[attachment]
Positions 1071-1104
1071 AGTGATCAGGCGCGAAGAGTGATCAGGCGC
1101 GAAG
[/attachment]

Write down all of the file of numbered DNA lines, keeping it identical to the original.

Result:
Positions 1071-1104
1071 AGTGATCAGGCGCGAAGAGTGATCAGGCGC
1101 GAAG